At the back of the hill at Burravoe deep clefts related to the Great Glen Fault allow flowers to bloom safe from grazing. Come by Oot Toon and down among the rock pools and the sea anemones. At the North Haa, try the steps in front of the former North Roe shop building down to the sea, a curiosity from bygone days. Walk past the war memorial on your way South, noting how many lives were lost in both World Wars from such a small place. Past the modern pier, there was once an old fishing station and beyond the ayre, there’s the Vadil which was such a safe place to play with toy boats.

Over the burn-mouth below the Ness of Houlland we gathered shell sand for the hens. Down the coast from there, you come to Brei Geo where we collected the rare grottie buckie shells. Leaving the East coast now, head West to explore the rocky hills of the Beorgs where trows and giants used to live (and may still thrive unseen). The lochs between there and the waterfalls at the West Banks are full of trout and the heather ripe with berries to purple the mouth of any bairn. Uyea fascinated me as a bairn, but I especially liked the “Stone Age Factory” as we called it, where ancient axes were manufactured. Then it’s round the hilly coast to Roermill where the sea monster Shoopiltie tormented the folk and from Turvy Hill step down to Sandvoe, a place to gather razor shells when the tide’s out.


Sullom is the first area in Northmavine to be reached after crossing the boundary from Delting. The postal district of Sullom begins just north of the isthmus at Mavis Grind, where the North Sea almost meets the Atlantic Ocean, and continues north to include all areas as far as Olnesfirth, almost at the top of the Clave at Urafirth.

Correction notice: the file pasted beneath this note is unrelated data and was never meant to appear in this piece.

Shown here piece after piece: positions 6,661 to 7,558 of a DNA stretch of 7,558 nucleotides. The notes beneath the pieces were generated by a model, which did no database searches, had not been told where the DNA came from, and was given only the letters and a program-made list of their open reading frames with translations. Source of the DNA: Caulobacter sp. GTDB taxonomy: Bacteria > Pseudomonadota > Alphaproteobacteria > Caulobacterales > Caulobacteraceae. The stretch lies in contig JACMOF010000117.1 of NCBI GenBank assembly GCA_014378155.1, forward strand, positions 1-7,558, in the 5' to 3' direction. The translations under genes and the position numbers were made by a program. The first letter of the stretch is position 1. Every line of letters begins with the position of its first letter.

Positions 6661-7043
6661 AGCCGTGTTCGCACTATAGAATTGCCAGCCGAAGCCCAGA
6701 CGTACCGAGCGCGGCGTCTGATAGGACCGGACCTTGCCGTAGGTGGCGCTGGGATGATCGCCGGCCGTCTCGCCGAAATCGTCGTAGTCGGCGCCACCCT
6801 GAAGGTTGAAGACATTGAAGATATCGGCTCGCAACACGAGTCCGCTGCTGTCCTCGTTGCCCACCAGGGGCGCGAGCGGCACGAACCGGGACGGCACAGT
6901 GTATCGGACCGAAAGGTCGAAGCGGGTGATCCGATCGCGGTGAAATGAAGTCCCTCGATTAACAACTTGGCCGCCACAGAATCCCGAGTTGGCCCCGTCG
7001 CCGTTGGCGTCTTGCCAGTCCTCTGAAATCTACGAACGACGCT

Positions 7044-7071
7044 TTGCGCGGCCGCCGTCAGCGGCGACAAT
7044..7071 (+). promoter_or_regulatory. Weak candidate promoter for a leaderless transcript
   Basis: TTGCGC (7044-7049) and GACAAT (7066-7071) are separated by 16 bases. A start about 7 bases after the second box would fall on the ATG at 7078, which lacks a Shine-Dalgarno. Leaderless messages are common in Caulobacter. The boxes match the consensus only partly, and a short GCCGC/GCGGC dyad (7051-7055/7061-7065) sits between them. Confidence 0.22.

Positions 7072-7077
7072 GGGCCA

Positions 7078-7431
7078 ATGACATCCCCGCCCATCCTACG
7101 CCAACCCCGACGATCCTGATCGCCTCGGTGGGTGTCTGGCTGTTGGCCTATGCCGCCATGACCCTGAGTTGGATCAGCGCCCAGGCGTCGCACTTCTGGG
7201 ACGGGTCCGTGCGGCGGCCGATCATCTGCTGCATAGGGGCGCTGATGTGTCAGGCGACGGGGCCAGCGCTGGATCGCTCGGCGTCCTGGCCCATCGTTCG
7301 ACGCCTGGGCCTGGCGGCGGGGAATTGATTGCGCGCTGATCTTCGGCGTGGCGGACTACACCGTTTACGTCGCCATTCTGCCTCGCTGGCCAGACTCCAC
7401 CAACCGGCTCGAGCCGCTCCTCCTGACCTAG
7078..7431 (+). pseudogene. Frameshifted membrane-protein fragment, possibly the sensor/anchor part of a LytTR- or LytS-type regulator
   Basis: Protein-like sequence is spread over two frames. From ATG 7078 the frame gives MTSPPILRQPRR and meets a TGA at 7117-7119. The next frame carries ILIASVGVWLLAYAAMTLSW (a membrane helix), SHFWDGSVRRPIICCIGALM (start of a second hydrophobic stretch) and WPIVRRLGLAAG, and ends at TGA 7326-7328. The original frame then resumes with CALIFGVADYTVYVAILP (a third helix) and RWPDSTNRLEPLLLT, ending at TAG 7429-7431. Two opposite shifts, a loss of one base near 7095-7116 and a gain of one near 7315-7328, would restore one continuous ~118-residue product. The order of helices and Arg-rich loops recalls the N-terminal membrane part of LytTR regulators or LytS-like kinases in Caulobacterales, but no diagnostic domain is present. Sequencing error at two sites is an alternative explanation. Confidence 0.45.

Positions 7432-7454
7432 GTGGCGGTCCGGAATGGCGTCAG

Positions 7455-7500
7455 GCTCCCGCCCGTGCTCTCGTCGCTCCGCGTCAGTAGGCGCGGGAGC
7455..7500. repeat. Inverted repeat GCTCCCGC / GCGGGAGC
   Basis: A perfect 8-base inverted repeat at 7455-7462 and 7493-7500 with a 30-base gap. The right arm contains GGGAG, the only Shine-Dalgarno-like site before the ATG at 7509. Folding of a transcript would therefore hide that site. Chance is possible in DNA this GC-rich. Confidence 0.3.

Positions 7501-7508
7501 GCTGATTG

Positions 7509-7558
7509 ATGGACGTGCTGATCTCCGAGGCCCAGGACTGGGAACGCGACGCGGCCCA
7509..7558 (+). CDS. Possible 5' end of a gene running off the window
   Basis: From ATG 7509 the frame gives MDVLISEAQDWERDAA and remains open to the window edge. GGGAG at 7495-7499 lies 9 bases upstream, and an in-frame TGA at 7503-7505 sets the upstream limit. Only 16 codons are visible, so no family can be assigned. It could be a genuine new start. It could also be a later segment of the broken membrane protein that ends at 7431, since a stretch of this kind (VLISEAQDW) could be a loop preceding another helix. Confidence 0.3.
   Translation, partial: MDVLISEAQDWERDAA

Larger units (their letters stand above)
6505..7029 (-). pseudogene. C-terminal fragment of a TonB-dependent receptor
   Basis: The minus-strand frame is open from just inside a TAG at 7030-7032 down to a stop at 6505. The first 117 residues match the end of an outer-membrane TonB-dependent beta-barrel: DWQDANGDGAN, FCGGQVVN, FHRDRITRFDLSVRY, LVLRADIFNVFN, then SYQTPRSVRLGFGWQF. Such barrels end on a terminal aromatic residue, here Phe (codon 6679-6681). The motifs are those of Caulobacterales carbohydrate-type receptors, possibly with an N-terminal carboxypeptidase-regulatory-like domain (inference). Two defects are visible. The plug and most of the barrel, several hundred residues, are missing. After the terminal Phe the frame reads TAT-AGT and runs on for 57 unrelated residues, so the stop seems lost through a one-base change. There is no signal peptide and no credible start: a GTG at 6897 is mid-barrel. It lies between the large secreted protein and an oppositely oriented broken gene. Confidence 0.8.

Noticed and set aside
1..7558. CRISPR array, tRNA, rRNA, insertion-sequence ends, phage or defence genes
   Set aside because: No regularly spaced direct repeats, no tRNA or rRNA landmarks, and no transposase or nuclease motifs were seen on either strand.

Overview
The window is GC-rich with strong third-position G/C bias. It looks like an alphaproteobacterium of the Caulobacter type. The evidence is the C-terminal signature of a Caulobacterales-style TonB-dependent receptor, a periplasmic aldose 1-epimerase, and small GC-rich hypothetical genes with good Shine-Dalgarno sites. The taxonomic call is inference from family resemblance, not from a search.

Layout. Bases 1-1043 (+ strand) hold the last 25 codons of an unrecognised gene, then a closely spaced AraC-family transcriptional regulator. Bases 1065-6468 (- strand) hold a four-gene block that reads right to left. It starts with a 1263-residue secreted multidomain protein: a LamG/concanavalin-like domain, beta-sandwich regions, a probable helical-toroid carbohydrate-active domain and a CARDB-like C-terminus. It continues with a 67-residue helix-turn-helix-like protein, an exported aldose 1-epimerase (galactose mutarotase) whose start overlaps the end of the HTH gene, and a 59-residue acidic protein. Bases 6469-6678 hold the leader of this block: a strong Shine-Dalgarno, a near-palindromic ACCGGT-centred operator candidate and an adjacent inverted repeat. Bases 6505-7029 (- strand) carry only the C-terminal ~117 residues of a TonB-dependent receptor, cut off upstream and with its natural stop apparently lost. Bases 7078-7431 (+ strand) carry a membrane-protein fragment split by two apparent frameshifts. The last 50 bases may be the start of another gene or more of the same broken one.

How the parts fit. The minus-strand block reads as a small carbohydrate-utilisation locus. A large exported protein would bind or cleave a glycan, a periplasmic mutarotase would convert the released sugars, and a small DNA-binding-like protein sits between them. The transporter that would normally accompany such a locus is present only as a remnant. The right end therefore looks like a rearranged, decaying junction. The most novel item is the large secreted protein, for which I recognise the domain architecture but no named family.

Examples of Neolithic houses at Mavis Grind and Mangaster show that man has made the Sullom area his home for over four thousand years. Sullom is also home to a wide range of birdlife, taking advantage of the plantation of trees set by Peter o’ Clothister in the early 50s. In more recent years the Shetland Amenity Trust have added ‘wings’ to each side of the plantation.

The 1950s were an industrious time for Sullom. As the Sullom folk were planting the ground, the Canadians were extracting from it. 1954 saw the opening of the Sullom Mine by a Canadian company to extract magnetite (iron oxide) ore from a seam found at Clothister Hill 20 years previously. The operation used the ore to clean coal and lasted until 1957. Today the magnetite mine is protected as a Site of Special Scientific Interest (SSSI). Rusty red water in some of the drains and ditches give a constant reminder of the iron content of Clothister Hill.

Thawing of the glacier after the last Ice Age has left many lochs in the area that have become an ideal nesting ground for a variety of birds. The red throated diver (Shetland name – raingoose), swan and grey heron (Shetland name – hegri) to name but a few, can be seen in several of the lochs in and around Sullom. On a boannie night da greater spotted fisherman can also be seen trying to catch the elusive troot! – Lunnister, Mangaster and Hamar are amongst popular areas for loch fishing.

Wild, unspoilt scenery is plentiful in the area. Coastal walks at Mavis Grind and Nibon guarantee stunning land and seascapes and prove popular with folk ‘oot for a Sunday run’. Sullom Voe is listed as a Special Area of Conservation (SAC) for the rich faunal community, including horse mussels and sea cucumbers, inhabiting the large shallow inlets and bays.

Decades before oil tankers entered Sullom Voe, the waters were ploughed by ‘flying boats’ such as Catalinas and Sunderlands using the voe as an aquatic airstrip during the World War II. Sullom saw the landing of the first bomb dropped in WWII, luckily the only casualty was a solitary rabbit. This event was said to have inspired the well-known Noel Gay song, ‘Run, Rabbit, Run’.

The popularisation of the car, and the increase of folk’s ability to travel, has meant the demise of the school, shop and post office in Sullom. Although these services have been a loss, community spirit continues to thrive. The community hall plays host to various local events during the year.